Oil edges up on U.S. crude draw; economic worry limits gain

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Investing.com – A third straight weekly drawdown in crude stockpiles in the United States helped keep oil prices in the positive Wednesday, though gains were limited by broader concerns about the economy — evidenced by a quarterly downgrading of GDP estimates.

New York-traded West Texas Intermediate, or , crude settled up 47 cents, or 0.6%, at $81.63 per barrel. Week-to-date, the U.S. crude benchmark is up 2% after a combined drop of some 4% over two prior weeks and an earlier rally of 20% over seven weeks. 

London-traded settled up 37 cents, or 0.4%, at $85.86 per barrel. Brent rose 1.6% on the week, after a combined 2.3% drop over two weeks. Prior to that, the global crude benchmark rose for seven weeks in a row, gaining a total of 18%.

Modest crude price gain; U.S. GDP worry outweighs supply tightness

While crude prices have advanced without a break over the past sessions, the gains have been mostly modest on a daily basis, and often after volatile trading on demand concerns. 

On Wednesday, for instance, both WTI and Brent turned negative at one point, weighed by a downgrade to estimates on U.S. economic growth. The Commerce Department said U.S. Gross Domestic Product, or GDP, likely grew 2.1% year-on-year in the second quarter of 2023 instead of a previously estimated 2.4%,

“Oil prices have a close nexus with U.S. GDP and, therefore, it isn’t surprising that some market participants took the reading seriously enough to keep a lid on crude prices despite the large headline number on U.S. crude draws,” said John Kilduff, partner at New York energy hedge fund Again Capital.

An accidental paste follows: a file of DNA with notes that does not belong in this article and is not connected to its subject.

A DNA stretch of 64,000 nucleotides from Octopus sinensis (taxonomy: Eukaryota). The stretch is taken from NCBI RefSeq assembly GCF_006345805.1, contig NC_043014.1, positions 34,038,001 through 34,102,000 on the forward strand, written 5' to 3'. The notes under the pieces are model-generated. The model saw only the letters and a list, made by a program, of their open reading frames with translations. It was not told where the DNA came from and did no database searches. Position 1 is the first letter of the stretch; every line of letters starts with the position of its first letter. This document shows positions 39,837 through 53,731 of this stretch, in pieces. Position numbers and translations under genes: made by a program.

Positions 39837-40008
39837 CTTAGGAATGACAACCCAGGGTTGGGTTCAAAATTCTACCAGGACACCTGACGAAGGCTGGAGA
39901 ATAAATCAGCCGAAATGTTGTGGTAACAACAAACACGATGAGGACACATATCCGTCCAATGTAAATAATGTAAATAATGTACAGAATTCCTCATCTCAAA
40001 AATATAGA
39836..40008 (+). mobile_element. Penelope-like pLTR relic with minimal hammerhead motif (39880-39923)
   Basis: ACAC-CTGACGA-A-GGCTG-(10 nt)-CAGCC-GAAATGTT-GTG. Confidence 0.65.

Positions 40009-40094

U.S. fell by 10.6 million barrels last week, according to a government report on Wednesday that showed a third straight week of such inventory declines as refiners maxed out fuel processing to prepare for this year’s last hurrah in summer travel.

The upcoming Labor Day holiday on Sept 4 unofficially brings to a close U.S. road trips for this summer and the Energy Information Administration, or EIA, said in its Weekly Petroleum Status Report that refiners maintained an extraordinarily high 93.3% run rate on their capacity for the week ended Aug. 25. 

Exports of U.S. crude also remained solidly within the 4.0-5.0 million barrel-per-day mark as American energy firms found more demand overseas  amid a supply vacuum and underserved buyers caused by Saudi and Russian production cuts, the weekly EIA report showed. Last week alone, U.S crude exports were at 4.528M barrels, on top of the 4,258M-barrel shipment noted for the week ended Aug. 18. 

“The runaway U.S. crude exports are proof that American companies are helping relieve the tightening of the global oil market caused by Saudi-Russian cuts,” said Again Capital’s Kilduff. “It’s another reason why oil prices need not go up too much.”   

The net result of the refining runs and crude exports pulled some 10.584M barrels from inventories during the week ended Aug 25, the EIA said. Prior to this, the agency reported a 6.135M drawdown for the week to Aug. 18 and a 5.960M pull for the week ended Aug. 11.

On the front, the EIA reported a decline of 0.214M barrels, after a slide of 1.467M barrels last week. Analysts had forecast a decline of 0.933M for last week. Automotive fuel gasoline is the No. 1 U.S. fuel product.

With , however, there was a build of 1.235M that added to the prior week’s gain of 0.945M. Distillates are refined into , diesel for trucks, buses, trains and ships and fuel for jets.

Hurricane Idalia not helping oil market after initial boost

Questions about the impact to energy production from Hurricane Idali also weighed on the market, after Tuesday’s initial price boost on fears associated with the storm.

Hurricane Idalia, which came ashore as a Category 3 storm on Wednesday morning in a Florida region. While some oil operations in the Gulf of Mexico saw some action to evacuate some personnel out of an abundance of caution, the track of the storm suggests there may be no measurable impact on refineries or production.

(Ambar Warrick contributed to this item)

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